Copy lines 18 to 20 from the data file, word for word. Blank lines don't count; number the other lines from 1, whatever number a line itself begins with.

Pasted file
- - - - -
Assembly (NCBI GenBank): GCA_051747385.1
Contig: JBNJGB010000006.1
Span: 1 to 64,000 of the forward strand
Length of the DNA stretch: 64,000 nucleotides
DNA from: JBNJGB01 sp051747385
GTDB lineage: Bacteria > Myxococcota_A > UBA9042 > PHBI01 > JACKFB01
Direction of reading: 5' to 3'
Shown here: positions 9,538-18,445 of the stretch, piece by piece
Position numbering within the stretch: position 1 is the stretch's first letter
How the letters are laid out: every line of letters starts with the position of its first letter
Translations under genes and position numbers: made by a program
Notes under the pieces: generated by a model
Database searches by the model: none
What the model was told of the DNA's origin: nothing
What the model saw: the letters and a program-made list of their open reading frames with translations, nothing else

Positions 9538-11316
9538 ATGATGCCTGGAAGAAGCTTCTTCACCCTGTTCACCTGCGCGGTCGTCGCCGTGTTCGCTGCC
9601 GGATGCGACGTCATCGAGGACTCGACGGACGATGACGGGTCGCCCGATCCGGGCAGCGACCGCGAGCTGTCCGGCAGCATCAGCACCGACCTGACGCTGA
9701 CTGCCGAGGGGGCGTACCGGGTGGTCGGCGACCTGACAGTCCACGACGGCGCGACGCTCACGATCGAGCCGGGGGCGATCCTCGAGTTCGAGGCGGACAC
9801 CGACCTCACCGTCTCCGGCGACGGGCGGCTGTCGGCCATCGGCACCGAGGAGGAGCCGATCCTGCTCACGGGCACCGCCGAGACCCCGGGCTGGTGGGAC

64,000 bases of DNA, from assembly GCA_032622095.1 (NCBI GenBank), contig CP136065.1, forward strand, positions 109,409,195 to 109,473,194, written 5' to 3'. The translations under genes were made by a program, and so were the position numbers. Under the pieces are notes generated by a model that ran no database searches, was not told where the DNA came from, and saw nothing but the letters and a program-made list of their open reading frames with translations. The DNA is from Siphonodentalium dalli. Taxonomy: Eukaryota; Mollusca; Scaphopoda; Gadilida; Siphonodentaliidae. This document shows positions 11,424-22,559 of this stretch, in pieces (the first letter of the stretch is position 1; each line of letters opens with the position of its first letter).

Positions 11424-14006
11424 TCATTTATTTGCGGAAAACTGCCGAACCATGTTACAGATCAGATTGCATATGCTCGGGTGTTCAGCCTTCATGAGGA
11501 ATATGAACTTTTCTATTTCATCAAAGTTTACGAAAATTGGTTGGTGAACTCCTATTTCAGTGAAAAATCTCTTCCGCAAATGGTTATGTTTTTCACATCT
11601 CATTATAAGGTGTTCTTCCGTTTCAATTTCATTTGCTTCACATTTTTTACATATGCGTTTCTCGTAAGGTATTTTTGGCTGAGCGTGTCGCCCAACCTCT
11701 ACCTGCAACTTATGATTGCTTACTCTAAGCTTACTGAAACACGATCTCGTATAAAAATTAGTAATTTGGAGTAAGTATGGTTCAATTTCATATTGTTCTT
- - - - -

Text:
9601 GGATGCGACGTCATCGAGGACTCGACGGACGATGACGGGTCGCCCGATCCGGGCAGCGACCGCGAGCTGTCCGGCAGCATCAGCACCGACCTGACGCTGA
9701 CTGCCGAGGGGGCGTACCGGGTGGTCGGCGACCTGACAGTCCACGACGGCGCGACGCTCACGATCGAGCCGGGGGCGATCCTCGAGTTCGAGGCGGACAC
9801 CGACCTCACCGTCTCCGGCGACGGGCGGCTGTCGGCCATCGGCACCGAGGAGGAGCCGATCCTGCTCACGGGCACCGCCGAGACCCCGGGCTGGTGGGAC